By: Alex Reynolds | @Reynolds14__
Sam Oldenburg, a media advisor at Western Kentucky University, delivered a master class on how to craft a session for millennials. His presentation, “Sports Photography Tips,” was simple yet in depth. It was technical and elementary. It compressed sports photography into 11 easily digestible steps. And the kicker, all 10 steps start with “get.” Creative and memorable. Let’s get into it:
- Get Composed
The word “composed” has two meanings here. It refers to composition and planning your shot ahead of time. It also encourages the photographer to compose themselves. Take a deep breath and analyze the situation you are in.
2. Get Exposed
A step that all photographers know well, setting your exposure. In sports your shutter speed has to stay high in order to freeze a moment in place. Oldenburg suggests a shutter speed of at least 1/250 of a second. From there ISO and Aperture should be adjusted in order to get proper exposure.
3. Get Close
The closer you are to the athlete or thing that you are shooting in sports the better. A close shot can show emotions that a wider shot just can’t deliver. These shots help tell your story. There are three ways according to Oldenburg to achieve these tighter shots. Moving closer to the subject (feet), getting closer with your lease (zoom) and getting closer in editing (cropping).
4. Get Clean
“Cleaning up” an image to Oldenburg means reducing noise. Making sure an image is sharp and in focus is part of being clean. The other part is to simplify the image, making sure the image has a single clear focus and extra stuff is eliminated.
5. Get Low
Low angles are essential technique in a sports photographer’s repertoire. A low angle shooting up at an athlete makes them look larger than life. This is a very popular form of composition in sports photography. You can achieve this effect by kneeling, squating or even laying on your stomach. Just watch out for incoming athletes.
6. Get the Moment
Sports aren’t just about plays. They are about drama and passion and emotion. And so is sports photography. These moments of triumph or despair are just as important as a catch or a goal. Moments in sports are about action and reaction. The former is good but is captured all the time. The ladder is gold but is rarely done right. The key to it all is patience. Wait for that perfect moment and fire away.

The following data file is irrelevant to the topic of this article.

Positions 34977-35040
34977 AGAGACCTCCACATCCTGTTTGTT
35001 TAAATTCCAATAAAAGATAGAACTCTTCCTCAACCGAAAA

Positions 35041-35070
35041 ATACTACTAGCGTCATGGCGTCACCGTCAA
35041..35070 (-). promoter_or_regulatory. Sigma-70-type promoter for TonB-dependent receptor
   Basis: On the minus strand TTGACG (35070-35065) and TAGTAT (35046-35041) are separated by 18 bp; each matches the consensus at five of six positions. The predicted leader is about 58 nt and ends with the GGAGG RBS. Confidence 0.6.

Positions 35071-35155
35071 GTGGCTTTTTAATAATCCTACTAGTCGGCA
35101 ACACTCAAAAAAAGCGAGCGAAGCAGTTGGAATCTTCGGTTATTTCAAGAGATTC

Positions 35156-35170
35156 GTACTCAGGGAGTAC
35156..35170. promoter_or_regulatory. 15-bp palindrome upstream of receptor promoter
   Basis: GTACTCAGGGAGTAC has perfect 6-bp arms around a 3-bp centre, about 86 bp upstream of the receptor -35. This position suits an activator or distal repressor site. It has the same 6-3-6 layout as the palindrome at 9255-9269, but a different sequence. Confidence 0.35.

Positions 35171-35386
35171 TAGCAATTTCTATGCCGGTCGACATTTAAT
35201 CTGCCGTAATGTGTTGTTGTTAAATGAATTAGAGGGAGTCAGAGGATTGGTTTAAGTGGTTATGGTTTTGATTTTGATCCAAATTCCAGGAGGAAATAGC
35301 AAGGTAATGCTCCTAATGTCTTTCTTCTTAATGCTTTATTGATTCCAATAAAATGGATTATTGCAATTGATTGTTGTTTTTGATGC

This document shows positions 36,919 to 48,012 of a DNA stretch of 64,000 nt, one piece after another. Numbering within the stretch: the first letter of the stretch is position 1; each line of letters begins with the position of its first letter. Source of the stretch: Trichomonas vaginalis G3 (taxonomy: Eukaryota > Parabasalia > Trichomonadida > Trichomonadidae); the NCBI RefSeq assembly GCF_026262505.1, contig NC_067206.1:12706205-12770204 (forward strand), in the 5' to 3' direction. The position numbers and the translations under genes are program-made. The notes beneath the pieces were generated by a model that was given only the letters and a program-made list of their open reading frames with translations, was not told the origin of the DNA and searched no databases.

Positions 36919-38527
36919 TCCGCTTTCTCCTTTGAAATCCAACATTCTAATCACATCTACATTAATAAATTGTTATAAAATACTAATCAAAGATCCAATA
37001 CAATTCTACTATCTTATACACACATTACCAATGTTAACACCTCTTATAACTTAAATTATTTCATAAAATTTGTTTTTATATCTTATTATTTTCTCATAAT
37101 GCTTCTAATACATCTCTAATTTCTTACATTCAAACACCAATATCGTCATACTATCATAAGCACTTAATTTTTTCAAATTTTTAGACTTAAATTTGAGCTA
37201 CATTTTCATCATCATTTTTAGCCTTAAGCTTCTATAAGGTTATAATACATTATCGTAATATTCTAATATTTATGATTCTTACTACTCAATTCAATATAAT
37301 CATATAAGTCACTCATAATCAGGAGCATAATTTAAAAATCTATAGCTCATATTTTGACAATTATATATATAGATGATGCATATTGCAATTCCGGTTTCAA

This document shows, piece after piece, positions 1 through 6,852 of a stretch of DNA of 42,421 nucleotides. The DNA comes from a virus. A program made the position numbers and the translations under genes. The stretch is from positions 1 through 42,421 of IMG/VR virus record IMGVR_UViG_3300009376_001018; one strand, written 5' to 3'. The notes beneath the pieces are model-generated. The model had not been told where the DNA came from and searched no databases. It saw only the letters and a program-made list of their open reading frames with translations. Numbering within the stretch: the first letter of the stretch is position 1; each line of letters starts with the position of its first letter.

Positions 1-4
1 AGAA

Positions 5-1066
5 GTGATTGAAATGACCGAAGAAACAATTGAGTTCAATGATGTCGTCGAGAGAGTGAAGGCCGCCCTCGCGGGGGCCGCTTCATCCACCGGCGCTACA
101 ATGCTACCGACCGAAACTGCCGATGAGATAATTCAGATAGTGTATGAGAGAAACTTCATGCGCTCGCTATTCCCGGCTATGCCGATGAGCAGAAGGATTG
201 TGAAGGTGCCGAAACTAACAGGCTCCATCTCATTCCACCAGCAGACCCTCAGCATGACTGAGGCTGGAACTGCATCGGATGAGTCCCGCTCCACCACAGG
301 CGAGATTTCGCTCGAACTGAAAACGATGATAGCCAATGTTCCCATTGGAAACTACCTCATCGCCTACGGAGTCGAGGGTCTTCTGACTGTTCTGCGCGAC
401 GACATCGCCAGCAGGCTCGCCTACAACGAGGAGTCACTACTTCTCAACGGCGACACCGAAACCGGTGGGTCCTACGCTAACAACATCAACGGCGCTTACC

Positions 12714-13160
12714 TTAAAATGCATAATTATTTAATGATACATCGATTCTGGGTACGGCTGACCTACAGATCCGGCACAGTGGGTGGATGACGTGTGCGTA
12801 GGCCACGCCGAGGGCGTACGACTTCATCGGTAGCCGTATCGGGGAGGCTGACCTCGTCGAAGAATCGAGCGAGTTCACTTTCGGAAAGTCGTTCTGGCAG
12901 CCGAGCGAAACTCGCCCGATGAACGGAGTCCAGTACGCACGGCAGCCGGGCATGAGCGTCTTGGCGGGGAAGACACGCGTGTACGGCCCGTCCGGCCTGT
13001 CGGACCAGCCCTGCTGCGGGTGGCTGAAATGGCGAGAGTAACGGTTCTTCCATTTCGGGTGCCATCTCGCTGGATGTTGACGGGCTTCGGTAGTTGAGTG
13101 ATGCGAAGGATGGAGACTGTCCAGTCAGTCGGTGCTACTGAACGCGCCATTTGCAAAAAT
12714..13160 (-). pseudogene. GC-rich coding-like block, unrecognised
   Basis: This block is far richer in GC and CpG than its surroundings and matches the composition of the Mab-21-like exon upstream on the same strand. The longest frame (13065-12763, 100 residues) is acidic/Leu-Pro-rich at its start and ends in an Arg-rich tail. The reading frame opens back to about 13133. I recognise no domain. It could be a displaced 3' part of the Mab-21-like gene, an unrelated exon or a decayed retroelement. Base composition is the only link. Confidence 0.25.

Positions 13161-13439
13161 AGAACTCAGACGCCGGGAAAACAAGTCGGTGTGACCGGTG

7. Get in Position
Man has been playing sports since, well, the dawn of mankind. Therefore there are a lot of different sports and each of these sports are different. They require different lenses, extra precautions and most of all different positioning. The basic rule of thumb is to be on your team’s sideline and have your team coming towards you. And since all sports are different preparation is key. Getting to a game early and figuring out where you should or shouldn’t be could make or break your shoot.
8. Get Creative
All these rules that you’ve so graciously been reading through, yeah, they don’t matter. Well, they do, but they can all be sacrificed for something different. A close shot could easily be subbed for a cool wide shot that captures the whole environment. A high angle can give a unique birds eye view. Hell, even your shutter speed can be lowered to show speed or time elapsed. It’s all relative and it’s all up to you.
9. Get the Story
Regardless if you follow all the rules or break them you should be building too something. You should be telling a story of some sort. It doesn’t have to be super deep, it is sports after all. But the moments you capture should say something whether that’s elation, adversity or anything in-between. Shoot with a purpose.
10. Get Out
There’s only one way to get better at sports photography. Hint hint it’s the same three words that Nike parades around. Shia Labeouf also made it famous. The point is time on task is the key to success. Oldenburg suggests that sometimes its even better to get out of the pattern of traditional sports. Take pictures of Spikeball or Disc Golf or Quidditch. Doesn’t matter. Just do it.
11. Get Shooting
This one’s pretty self-explanatory don’t you think.